twenty specimens of the little Auk. These birds fly with great swiftness against the wind, and waver from side to side in their flight, like snipes. I was much amused at the pleasure expressed by the boat's crew, on seeing me kill twelve of these swift-winged birds, without missing. They have a short, black, convex and thick bill, its upper part black; cheeks, and lower part, white; legs, dirty greenish white; webs, black; head and neck, black; weight, five ounces; length, nine inches; extent of wing, fifteen inches. They dive wonderfully quick, frequently putting their beak to the water, as if to drink. They live on shrimps, many of which I took from the stomach: their voice is singular, resembling the forced laugh of punch in a puppet-show.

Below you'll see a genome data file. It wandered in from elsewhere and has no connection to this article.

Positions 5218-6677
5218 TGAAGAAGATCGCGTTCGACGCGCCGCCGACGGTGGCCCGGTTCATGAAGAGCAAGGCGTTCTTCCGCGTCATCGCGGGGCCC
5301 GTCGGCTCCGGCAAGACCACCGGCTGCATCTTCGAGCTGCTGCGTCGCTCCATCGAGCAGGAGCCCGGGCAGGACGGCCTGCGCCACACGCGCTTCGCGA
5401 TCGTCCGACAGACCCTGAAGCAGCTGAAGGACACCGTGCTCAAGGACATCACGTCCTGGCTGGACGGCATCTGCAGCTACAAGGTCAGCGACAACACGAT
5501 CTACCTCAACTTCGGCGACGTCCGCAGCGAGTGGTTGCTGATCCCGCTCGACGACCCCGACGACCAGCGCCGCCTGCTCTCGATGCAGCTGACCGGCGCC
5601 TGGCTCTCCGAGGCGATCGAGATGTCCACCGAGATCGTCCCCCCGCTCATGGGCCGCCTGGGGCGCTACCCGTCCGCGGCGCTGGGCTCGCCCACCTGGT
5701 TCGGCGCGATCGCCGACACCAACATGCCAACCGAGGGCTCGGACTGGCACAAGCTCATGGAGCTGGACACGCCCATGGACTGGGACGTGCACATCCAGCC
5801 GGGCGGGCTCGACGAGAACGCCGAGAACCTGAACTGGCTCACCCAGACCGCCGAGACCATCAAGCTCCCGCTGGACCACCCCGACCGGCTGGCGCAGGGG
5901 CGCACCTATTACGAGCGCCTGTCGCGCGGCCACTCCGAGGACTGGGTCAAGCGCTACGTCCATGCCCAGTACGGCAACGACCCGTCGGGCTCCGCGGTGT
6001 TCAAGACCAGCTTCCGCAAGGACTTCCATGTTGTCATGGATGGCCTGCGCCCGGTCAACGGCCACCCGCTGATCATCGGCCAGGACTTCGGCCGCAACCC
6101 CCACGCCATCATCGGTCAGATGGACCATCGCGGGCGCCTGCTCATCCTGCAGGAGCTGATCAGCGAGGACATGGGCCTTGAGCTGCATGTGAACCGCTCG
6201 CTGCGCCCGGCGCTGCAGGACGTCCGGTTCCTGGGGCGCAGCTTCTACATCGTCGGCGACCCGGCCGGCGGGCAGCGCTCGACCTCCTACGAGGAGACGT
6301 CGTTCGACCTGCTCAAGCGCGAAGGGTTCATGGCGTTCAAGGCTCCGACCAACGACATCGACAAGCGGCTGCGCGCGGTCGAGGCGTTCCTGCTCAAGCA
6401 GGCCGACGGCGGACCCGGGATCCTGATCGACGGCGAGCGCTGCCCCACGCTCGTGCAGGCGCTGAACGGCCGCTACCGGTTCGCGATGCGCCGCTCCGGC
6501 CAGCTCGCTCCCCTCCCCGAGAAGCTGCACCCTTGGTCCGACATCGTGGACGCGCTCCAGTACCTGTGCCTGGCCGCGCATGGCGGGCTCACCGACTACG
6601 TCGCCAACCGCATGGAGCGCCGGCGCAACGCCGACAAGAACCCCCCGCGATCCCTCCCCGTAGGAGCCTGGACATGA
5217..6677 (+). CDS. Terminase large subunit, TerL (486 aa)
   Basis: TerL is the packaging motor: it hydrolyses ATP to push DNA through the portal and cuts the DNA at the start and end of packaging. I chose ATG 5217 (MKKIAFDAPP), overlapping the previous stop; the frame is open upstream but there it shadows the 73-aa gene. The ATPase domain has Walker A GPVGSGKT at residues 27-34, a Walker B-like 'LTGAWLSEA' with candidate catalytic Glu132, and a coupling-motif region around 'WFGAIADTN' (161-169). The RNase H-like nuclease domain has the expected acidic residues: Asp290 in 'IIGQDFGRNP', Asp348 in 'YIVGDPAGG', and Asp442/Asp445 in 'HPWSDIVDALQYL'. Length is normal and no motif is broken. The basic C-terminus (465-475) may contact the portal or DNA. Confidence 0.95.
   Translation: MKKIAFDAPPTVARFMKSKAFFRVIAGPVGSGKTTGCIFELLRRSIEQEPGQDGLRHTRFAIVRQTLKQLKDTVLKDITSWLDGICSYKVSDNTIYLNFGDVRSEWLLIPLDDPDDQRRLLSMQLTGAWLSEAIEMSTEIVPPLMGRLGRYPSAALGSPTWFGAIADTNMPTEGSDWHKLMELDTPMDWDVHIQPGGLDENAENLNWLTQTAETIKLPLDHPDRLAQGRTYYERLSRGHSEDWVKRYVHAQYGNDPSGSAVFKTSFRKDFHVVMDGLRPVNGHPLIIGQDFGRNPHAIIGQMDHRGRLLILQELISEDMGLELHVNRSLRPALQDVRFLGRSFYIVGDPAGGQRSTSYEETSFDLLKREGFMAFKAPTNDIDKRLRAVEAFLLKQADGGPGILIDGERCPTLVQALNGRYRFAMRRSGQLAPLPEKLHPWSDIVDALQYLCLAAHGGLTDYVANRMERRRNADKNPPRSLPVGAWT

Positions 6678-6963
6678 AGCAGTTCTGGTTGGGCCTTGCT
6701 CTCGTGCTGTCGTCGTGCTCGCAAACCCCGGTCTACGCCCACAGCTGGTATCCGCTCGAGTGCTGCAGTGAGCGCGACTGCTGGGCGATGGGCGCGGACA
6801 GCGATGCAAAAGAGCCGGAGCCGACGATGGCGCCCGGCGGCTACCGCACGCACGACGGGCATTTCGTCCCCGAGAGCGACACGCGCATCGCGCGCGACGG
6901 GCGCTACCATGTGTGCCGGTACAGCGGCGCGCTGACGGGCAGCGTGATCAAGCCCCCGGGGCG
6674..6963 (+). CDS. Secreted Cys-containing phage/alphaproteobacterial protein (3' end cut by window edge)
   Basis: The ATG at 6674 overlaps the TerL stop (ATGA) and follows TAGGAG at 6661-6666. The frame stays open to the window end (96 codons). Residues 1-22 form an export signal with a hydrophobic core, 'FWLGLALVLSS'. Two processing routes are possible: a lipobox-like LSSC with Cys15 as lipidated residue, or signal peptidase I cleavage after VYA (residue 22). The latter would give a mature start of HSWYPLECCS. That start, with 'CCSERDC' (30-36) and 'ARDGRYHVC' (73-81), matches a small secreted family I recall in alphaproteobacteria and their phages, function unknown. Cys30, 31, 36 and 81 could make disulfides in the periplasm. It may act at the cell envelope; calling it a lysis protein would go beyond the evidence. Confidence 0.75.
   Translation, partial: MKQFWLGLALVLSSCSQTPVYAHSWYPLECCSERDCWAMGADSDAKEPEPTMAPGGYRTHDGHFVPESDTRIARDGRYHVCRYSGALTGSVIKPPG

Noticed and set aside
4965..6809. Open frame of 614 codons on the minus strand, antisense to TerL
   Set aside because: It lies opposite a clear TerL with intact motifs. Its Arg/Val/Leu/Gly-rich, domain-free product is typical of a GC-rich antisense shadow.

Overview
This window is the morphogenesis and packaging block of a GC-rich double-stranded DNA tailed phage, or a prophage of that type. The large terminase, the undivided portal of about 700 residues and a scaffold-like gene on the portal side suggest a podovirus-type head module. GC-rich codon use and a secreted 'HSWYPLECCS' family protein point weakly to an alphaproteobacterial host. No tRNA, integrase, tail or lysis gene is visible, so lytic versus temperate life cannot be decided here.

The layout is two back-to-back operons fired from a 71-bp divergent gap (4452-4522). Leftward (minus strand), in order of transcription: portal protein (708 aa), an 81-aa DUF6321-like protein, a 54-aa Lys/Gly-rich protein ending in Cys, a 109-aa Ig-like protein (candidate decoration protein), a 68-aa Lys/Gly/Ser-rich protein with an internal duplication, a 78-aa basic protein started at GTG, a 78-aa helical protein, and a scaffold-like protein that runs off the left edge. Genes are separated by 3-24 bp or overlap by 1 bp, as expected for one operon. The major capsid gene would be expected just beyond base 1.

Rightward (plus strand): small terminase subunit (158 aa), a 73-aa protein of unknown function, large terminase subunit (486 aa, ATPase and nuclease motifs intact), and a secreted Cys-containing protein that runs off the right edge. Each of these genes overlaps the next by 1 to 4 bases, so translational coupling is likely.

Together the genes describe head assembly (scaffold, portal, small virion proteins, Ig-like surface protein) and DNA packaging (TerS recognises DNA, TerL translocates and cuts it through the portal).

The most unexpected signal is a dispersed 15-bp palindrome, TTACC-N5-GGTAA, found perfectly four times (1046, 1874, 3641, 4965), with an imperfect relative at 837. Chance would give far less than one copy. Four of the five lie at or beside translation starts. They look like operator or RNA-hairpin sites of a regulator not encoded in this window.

May 16. This morning I came on deck at four o'clock, and was much gratified by a remarkable bright land blink, and by the sight of our destined northern object, Spitsbergen, which was